5. Comparison of diagnostic performance of CT and MRI for abdominal staging of pediatric renal tumors: a report from the Children's Oncology Group

    Energy Technology Data Exchange (ETDEWEB)

    Servaes, Sabah [Children' s Hospital of Philadelphia, Department of Radiology, Philadelphia, PA (United States); Khanna, Geetika [Washington University School of Medicine, Pediatric Radiology, St. Louis Children' s Hospital, Mallinckrodt Institute for Radiology, 510 S. Kingshighway, Campus Box 8131-MIR, St. Louis, MO (United States); Naranjo, Arlene [University of Florida, Department of Biostatistics, Gainesville, FL (United States); Geller, James I. [Cincinnati Children' s Hospital Medical Center, Division of Oncology, Cincinnati, OH (United States); Ehrlich, Peter F. [University of Michigan, Department of Surgery, C.S. Mott Children' s Hospital, Ann Arbor, MI (United States); Gow, Kenneth W. [Seattle Children' s Hospital, Pediatric Surgery, Seattle, WA (United States); Perlman, Elizabeth J. [Ann and Robert H. Lurie Children' s Hospital of Chicago, Department of Pathology, Chicago, IL (United States); Dome, Jeffrey S. [Children' s National Medical Center, Center for Cancer and Blood Disorders, Washington, DC (United States); Gratias, Eric; Mullen, Elizabeth A. [Harvard University, Dana Farber Cancer Institute and Boston Children' s Hospital, Boston, MA (United States)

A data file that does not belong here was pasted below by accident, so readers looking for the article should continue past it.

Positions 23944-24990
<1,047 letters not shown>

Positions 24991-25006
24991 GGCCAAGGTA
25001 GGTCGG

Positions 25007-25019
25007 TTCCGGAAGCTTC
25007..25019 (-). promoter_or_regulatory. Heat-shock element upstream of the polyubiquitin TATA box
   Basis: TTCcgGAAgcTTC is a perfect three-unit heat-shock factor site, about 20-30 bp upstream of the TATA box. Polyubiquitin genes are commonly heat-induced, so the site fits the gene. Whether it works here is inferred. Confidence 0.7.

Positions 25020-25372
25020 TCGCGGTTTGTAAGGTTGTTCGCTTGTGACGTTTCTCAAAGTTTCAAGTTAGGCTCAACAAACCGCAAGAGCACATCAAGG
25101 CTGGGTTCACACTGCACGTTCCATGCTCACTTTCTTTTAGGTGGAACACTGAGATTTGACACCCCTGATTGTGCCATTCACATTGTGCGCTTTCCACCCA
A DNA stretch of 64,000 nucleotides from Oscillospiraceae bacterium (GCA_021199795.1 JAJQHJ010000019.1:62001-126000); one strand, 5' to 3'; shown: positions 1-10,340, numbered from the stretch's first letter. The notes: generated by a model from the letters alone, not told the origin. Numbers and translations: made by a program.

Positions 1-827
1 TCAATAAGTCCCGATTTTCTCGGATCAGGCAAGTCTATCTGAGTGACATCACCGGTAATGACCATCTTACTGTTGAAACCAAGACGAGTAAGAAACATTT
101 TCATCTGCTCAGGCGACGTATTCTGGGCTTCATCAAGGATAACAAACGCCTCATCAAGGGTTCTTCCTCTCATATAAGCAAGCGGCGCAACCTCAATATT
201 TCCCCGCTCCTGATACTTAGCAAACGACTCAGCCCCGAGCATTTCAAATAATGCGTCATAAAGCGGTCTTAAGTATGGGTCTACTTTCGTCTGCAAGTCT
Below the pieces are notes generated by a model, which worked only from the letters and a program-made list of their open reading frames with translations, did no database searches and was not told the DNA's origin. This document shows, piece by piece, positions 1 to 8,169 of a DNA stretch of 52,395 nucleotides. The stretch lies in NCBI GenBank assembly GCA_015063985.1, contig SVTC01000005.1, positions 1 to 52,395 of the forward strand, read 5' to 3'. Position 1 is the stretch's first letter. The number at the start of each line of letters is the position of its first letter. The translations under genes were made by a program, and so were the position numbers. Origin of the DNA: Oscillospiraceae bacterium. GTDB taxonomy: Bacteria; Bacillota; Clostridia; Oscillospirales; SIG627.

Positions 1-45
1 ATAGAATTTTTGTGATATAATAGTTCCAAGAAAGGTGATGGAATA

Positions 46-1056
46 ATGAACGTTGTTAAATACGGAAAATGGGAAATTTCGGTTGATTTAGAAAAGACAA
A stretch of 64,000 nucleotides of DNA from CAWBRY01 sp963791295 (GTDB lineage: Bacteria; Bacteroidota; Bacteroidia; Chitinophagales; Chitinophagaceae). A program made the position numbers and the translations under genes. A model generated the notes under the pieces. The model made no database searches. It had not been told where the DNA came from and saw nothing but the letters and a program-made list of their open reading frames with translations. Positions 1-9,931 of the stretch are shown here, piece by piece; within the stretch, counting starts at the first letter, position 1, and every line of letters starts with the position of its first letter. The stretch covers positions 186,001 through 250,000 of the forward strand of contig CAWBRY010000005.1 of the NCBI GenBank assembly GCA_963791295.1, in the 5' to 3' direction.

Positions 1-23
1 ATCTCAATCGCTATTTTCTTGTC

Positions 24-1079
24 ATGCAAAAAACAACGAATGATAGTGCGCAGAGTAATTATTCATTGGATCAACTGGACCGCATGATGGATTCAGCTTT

2014-08-19

    CT and MRI are both used for abdominal staging of pediatric renal tumors. The diagnostic performance of the two modalities for local and regional staging of renal tumors has not been systematically evaluated. To compare the diagnostic performance of CT and MRI for local staging of pediatric renal tumors. The study population was derived from the AREN03B2 study of the Children's Oncology Group. Baseline abdominal imaging performed with both CT and MRI within 30 days of nephrectomy was available for retrospective review in 82 renal tumor cases. Each case was evaluated for capsular penetration, lymph node metastasis, tumor thrombus, preoperative tumor rupture, and synchronous contralateral lesions. The surgical and pathological findings at central review were the reference standard. The sensitivity of CT and MRI for detecting capsular penetration was 68.6% and 62.9%, respectively (P = 0.73), while specificity was 86.5% and 83.8% (P = 1.0). The sensitivity of CT and MRI for detecting lymph node metastasis was 76.5% and 52.9% (P = 0.22), and specificity was 90.4% and 92.3% (P = 1.0). Synchronous contralateral lesions were identified by CT in 4/9 cases and by MRI in 7/9 cases. CT and MRI have similar diagnostic performance for detection of lymph node metastasis and capsular penetration. MR detected more contralateral synchronous lesions; however these were present in a very small number of cases. Either modality can be used for initial loco-regional staging of pediatric renal tumors. (orig.)